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Funk keyboardist Jo Bartmes leads this left-field find from Germany, and he takes much of the responsibility for the unit's success. He studied classical music in Heidelberg while leading a German funk-jazz group before landing in New York in the 90's. There he honed his skills with teachers like Joe Lovano, Maria Schneider and Fred Hersch, while hitting the club scene pretty hard. Back in Germany since 1999, he's been spreading the gospel of Bartmes.
This one fits right in with what the German Ãœber label, Compost Records, has become known for-spacy, soulful drum'n'bass and ambient, nujazz grooves in the vein of Jazzanova and Koop. But it's a cut above. So good, I'd venture a guess that Bartmes has been making a conscious effort to not be picked up by a European dance music label, perhaps to more fully realize his vision. Truth be told, I've been sifting through Compost's pile for a band filling the very niche that Bartmes absolutely jams full-a Rhodes-based, Headhunters-inspired, headtrip band that incorporates more jazz than vibe into the musical equation.
Evidence comes in the form of "Gone" into "rrrrt, rrrrt" - specifically, the Rhodes work on both pieces. Both feature the attention to detail with the sound of the instrument that marked its flourishing heyday - a seemingly hot-rodded axe spewing magnified percussiveness and splendid spaciness, sucking us into that '70s electro-funk vortex -let's call it the swirl factor. While "Gone" is merely a vamp over a repeated phrase by doublebass groovemeister Sebastian Gramss (who proves throughout he's another Sebastian/bastion of the groove, recalling Seb Steinberg of Soul Coughing), Jo Bartmes turns it into a harmonic excursion, taking us on a journey through the same vamp-based funk solar systems that Herbie and say, George Benson or Roy Ayers, so blissfully guided us through in the past.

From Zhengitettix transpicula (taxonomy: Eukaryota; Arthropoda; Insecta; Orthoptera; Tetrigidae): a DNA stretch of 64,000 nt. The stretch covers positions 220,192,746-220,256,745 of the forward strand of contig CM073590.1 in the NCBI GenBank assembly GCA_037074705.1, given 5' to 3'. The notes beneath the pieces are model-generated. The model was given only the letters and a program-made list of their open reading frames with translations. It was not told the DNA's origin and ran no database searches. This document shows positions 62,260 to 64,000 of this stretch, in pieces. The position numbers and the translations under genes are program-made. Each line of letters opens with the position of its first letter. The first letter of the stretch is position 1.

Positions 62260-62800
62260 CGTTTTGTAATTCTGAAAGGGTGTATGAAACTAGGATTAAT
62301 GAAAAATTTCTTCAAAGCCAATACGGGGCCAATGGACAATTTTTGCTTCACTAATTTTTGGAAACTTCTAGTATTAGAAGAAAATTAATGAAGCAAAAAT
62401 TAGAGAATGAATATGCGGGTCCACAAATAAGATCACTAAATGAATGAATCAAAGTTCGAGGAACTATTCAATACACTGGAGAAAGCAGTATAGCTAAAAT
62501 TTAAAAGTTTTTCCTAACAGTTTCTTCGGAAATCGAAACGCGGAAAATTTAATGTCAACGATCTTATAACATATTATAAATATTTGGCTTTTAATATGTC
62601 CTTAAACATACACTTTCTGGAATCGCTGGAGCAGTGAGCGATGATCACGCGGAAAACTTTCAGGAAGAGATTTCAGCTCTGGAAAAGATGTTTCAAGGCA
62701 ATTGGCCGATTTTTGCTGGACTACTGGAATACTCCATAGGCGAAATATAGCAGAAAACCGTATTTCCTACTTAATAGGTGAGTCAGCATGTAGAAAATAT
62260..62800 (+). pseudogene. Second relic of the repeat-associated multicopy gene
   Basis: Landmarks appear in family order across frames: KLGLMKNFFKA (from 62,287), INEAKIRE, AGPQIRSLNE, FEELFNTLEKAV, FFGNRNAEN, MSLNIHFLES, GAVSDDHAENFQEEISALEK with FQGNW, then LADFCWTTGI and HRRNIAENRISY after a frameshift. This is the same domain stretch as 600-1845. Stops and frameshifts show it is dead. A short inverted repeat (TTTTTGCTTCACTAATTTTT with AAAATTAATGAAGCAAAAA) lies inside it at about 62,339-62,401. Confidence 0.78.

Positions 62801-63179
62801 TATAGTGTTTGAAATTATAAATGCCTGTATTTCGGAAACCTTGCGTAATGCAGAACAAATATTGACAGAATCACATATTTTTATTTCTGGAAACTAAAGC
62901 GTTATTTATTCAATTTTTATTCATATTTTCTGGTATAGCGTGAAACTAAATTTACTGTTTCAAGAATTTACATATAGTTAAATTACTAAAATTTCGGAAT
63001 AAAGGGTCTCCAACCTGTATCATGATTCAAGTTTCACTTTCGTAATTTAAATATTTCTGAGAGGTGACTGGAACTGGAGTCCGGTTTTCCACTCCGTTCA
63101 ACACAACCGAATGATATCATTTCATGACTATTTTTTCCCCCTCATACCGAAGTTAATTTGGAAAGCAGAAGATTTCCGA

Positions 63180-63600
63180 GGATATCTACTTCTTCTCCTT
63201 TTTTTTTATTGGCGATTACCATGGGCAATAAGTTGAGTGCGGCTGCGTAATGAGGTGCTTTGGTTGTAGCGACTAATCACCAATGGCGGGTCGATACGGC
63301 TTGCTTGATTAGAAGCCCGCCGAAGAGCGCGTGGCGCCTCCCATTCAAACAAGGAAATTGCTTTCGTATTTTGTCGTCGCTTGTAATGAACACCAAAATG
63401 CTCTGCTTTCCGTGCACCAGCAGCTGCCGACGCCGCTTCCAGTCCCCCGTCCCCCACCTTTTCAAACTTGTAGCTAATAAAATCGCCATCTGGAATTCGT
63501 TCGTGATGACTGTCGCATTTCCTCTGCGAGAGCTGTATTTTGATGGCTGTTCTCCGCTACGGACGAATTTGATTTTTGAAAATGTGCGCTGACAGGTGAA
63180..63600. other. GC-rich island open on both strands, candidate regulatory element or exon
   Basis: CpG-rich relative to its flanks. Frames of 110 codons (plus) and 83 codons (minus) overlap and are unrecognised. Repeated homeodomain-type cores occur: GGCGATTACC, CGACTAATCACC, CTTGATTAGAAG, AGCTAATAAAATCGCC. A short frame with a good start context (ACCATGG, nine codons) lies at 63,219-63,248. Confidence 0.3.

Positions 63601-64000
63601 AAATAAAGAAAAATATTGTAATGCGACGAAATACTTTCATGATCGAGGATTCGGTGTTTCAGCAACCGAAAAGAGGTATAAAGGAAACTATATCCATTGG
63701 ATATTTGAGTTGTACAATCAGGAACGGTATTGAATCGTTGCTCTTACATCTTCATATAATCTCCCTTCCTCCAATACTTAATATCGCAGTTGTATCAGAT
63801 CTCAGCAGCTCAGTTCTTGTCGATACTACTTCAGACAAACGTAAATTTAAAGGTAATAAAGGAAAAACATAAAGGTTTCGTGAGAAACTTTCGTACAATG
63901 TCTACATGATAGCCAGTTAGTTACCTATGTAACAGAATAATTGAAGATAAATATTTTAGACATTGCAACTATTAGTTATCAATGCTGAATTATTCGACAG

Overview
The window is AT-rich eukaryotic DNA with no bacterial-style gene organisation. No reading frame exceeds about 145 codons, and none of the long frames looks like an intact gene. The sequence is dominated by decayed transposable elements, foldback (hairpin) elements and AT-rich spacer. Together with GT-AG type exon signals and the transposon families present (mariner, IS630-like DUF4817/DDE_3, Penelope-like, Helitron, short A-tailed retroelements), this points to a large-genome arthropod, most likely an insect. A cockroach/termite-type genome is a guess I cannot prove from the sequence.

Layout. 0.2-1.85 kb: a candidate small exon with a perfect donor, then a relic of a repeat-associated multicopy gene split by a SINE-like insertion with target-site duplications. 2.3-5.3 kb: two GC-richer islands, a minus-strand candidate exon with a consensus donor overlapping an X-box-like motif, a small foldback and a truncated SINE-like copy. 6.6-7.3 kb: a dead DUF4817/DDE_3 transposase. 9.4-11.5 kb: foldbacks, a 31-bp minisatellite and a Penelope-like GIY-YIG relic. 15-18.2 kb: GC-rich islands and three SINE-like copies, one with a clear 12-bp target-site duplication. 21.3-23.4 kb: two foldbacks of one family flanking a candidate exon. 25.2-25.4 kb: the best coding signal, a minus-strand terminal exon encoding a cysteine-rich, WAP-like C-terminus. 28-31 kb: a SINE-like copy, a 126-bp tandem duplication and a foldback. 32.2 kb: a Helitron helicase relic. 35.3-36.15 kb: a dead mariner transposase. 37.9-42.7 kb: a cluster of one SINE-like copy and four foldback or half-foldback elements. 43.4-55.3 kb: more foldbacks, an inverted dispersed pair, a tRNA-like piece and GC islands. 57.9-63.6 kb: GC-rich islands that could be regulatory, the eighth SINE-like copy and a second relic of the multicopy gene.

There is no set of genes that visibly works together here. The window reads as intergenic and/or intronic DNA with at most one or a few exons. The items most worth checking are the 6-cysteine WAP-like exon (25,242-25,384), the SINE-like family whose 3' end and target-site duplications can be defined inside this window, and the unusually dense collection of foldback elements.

"rrrrt, rrrrt" sounds like it's spelled, as though Bartmes has his moog in a chokehold and is wrestling it to the ground, while the rhythm section never breaks its subtle yet vicious drum'n'bass stride, abetted by a tinkling sequence, then a dub bass line. The Rhodes solo hits with a blast of 64th notes that would be ruthlessly edited out by the usual electronica label. That would be a shame, because this solo shows how prodigious instrumental technique can slam up against atmospheric groove extremely effectively, both viscerally and rhythmically. Check out the three minutes of "me we," tantalizingly exploring a vibe that almost single-handedly legitimizes the concept of the jazz/lounge crossover.
A "mystery" thread runs through this recording in the form of samples from the soundtrack to the definitive documentary on the world's greatest pugilist-poet. In fact, the title of the record is the entirety of his most noted piece. Like the protagonist, these guys say what's on their mind, do their own thing and can back it all up -floating on 'tronica, stinging with jazz, never letting trendiness catch 'em fully on the chin.
I love jazz because anything is possible; it has few rules and the best jazz breaks those ones. I prefer free improv because it doesn't really have any rules at all.
I was first exposed to jazz in my teens (in the late sixties).
The first jazz record I bought was Filles de Kilimanjaro by Miles Davis, shortly followed by Extrapolation by John McLaughlin.
My advice to new listeners is to listen as widely as possible and not to make snap judgments--stick with it.